Alison Morgan-Tansley


'Self Portrait [Photograph Aged 3]'

Alison Morgan TansleyThis piece of work was born from a desire to return to research done on the instability of memory and particularly, how, in the words of Barthes: 'not only is the photograph never in essence a memory... but blocks memory', and therefore can erase memory by substitution. Memory is 'ethereal – we think we can recall things when actually we are continually reconstructing things' (Topolsky). 'Self Portrait' is a reconstruction of a photograph (lovingly carried with me in a wallet) which converted into 1928 pages of code (from jpeg to word document).

In 'Another Way of Telling' John Berger states that ...'appearances in their unmediated state (before they have been interpreted or perceived) lend themselves to reference systems [codes], so that they can be stored at a certain level in the memory.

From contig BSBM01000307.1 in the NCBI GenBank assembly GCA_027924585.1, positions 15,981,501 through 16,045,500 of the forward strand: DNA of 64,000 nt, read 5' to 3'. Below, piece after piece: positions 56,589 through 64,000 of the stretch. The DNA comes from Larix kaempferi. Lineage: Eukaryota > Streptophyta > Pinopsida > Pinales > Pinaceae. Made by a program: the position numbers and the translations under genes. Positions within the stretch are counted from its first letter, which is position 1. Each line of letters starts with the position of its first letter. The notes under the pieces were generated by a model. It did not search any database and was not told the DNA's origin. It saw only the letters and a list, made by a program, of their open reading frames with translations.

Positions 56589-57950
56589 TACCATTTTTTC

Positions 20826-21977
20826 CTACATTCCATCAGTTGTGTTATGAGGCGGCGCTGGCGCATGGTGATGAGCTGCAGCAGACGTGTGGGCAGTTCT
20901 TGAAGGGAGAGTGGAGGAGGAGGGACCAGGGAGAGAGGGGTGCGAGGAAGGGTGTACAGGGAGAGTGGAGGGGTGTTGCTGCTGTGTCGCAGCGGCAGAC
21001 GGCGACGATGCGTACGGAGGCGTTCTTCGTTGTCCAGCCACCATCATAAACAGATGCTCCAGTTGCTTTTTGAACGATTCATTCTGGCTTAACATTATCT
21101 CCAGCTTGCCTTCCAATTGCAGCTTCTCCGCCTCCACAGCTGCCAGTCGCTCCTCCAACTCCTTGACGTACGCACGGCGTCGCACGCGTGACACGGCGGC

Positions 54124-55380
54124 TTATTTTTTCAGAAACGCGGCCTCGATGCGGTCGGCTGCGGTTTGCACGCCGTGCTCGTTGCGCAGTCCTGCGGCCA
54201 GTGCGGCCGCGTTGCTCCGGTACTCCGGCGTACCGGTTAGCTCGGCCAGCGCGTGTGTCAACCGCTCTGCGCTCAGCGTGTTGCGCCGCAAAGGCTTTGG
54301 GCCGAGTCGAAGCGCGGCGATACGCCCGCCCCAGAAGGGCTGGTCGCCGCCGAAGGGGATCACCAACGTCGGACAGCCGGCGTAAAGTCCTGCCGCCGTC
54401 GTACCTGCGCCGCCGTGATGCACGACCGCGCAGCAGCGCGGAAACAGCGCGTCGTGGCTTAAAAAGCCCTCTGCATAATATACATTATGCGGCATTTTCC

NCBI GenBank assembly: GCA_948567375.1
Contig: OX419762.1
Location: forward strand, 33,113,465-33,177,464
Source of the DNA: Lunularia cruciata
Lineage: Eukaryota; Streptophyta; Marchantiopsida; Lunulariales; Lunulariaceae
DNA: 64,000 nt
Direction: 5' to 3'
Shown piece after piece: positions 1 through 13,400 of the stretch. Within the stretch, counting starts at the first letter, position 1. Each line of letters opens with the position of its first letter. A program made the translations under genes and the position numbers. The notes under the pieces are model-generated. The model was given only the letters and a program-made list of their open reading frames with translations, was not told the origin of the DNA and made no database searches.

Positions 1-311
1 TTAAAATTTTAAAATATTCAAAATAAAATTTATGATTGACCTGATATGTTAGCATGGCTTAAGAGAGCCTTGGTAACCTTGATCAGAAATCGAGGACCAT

I was intrigued that each page of the word document coded for a piece of me (and was the memory of the image in its 'unmediated' state). By pinning each sheet to the board I was reconstructing myself (re-membering).

The construction of the piece encompassed a reflection of myself aged 3, but more importantly the physical process of putting it together along with the conscious and unconscious decisions during its making became an expression of me now, a self portrait.

Showing with the University of Nottingham's BA Fine Art:

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